Morris Goldfarb

G-III’s Morris Goldfarb certainly isn’t going to make any impulsive decisions when it comes to China as its trade dispute with the U.S. drags on and apparel and footwear tariffs loom.

While the group, which produces a lot of its products in China, has made some adjustments to its supply chain in light of already imposed levies on handbags and leather goods, the veteran fashion executive isn’t ready to make any drastic changes just yet.

“We’re not that company that’s going to move out of China simply because there’s a tariff imposed,” Goldfarb said in an interview with WWD.

“We’ve spent 30 odd years developing the country in the factories, understanding the culture of the country and how to work appropriately and deliver a great product,” he explained. “You don’t simply move out and say we’re done and take your chances in a country that doesn’t have the experience in what you’re doing. You do it slowly. I’d rather work short margin than work in factories that aren’t familiar and with our needs and produce poor quality products. It’s not what we do.”

The uncertainty surrounding tariffs comes at a time when G-III is preparing to ramp up production, having this week finalized a deal with PVH Corp. to acquire the license to design, produce and distribute Calvin Klein’s women’s jeans for an initial term of five years. This business joins the other women’s Calvin Klein businesses that are already licensed to G-III by Calvin Klein Inc., including women’s ready-to-wear and accessories.

For now, the company, which also owns DKNY and produces Tommy Hilfiger and Karl Lagerfeld under license, is swallowing a multi-million-dollar hit from the 25 percent tariffs that President Donald Trump recently placed on handbags.

That category represented 7 percent of its annual net sales and G-III estimates that the 15 percent increase in tariffs for the remainder of fiscal 2020 will increase its costs by about $6 million.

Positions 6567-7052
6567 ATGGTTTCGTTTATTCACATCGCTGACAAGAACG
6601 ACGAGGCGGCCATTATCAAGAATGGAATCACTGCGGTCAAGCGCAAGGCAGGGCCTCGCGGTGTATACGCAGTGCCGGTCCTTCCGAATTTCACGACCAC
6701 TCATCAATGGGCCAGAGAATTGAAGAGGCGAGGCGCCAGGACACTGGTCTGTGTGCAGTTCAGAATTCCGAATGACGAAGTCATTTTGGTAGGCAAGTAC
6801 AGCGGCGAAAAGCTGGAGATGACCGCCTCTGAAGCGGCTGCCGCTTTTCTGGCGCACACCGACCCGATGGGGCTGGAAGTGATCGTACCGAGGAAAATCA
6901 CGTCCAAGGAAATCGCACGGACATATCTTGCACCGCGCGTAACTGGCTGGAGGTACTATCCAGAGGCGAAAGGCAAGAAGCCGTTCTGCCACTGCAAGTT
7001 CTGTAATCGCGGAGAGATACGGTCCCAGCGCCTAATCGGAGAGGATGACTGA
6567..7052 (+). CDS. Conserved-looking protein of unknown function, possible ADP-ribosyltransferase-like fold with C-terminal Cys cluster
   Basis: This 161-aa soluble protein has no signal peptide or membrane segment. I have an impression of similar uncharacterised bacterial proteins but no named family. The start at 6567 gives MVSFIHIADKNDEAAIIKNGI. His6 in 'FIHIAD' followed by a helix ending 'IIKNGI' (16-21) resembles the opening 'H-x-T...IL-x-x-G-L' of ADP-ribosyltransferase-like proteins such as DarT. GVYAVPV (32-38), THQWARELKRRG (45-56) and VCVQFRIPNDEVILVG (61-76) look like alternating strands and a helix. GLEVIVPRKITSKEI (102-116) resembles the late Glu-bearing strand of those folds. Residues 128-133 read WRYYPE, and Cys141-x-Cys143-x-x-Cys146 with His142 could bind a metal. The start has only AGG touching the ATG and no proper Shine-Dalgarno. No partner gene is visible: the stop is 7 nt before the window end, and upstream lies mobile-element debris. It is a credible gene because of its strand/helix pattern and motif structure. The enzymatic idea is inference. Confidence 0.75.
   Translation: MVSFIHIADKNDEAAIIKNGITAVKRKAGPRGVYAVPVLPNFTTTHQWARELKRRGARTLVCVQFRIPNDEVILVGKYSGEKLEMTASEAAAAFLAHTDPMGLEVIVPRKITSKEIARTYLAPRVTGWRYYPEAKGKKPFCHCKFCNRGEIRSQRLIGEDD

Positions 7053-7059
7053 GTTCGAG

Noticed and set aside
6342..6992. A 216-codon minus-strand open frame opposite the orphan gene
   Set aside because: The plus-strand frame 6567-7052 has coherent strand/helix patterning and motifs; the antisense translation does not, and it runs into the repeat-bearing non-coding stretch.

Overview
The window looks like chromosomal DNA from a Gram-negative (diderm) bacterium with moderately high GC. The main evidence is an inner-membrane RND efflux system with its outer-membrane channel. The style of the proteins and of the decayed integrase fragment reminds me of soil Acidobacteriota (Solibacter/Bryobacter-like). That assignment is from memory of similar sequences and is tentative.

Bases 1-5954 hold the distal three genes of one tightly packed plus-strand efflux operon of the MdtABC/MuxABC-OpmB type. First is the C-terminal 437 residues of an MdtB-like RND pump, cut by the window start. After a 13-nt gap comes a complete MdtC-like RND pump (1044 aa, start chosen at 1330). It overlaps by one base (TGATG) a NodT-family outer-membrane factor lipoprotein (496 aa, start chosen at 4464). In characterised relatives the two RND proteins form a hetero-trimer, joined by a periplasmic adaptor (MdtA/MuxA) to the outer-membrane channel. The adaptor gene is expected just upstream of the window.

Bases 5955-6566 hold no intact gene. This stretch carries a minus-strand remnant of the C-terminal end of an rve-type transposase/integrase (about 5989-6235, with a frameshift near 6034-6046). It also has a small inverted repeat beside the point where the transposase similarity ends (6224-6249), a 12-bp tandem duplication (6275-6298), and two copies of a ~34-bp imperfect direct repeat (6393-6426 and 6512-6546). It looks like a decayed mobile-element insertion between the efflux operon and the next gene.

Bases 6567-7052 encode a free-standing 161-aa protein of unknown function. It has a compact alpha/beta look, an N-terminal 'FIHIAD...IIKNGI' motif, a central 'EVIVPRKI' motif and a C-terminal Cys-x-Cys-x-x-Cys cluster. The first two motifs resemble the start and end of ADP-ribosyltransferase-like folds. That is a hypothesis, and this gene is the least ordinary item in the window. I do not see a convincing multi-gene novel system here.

In order to offset some of the cost, G-III obtained price increases from some of its retail customers in the U.S. — a move that other retailers, including Walmart Inc., have also said they will have to make.

As for the Trump administration’s proposed 25 percent tariffs for apparel and footwear, which could come into force at the end of the summer and significantly impact G-III, Goldfarb’s action plan is still a work in progress.

“Should there be another tariff imposed of 25 percent, I’m not sure how we’d handle that. Our vendors have assured us that they will take part of the tariff increase. Our retailers have suggested that they would absorb some and we would as well,” he said.

“We believe that our customer who is shopping in department stores is one who appreciates aspirational brands and is willing to pay more for our products,” he explained further during a call with investors earlier that day.

At this point, G-III would also get a “little more aggressive” about diversifying its supply chain, but it will be staged: “Today is not the day to call it quits [with China] after so much effort and so much skill went into developing it,” added Goldfarb.

As well as a business point of view, he’s also mindful about the social impact of any decision he makes as “once you’ve indicated that it’s terminal they start laying off their people, they start selling off their equipment and they’re basically done.”

But while G-III will feel the pain of more tariffs on Chinese imports, Goldfarb isn’t concerned about the levies that are due to hit Mexican goods on Monday as Trump cranks up the pressure on Mexico to stop illegal immigration at the southern border.

The company doesn’t produce anything in Mexico and although it does sell in that market, Goldfarb insisted that it shouldn’t impact G-III.

His comments came as the company unveiled first-quarter results.

Net sales for the quarter ended April 30 increased 3.6 percent to $633.6 million, from $611.7 million last year. This was below analysts’ expectations for $650 million, according to FactSet data.

Net income for the first quarter was $12 million, or 24 cents per diluted share, compared to $9.9 million, or 20 cents per diluted share in 2018.

For the 2020 fiscal year, it’s forecasting net sales of approximately $3.28 billion and net income between $163 million and $168 million, or between $3.19 and $3.29 per diluted share. This does not take into account the proposed 25 percent tariffs on apparel and footwear, which some analysts believe could come into force as early as the end of the summer.

G-III’s stock closed down 9.4 percent at $24.51.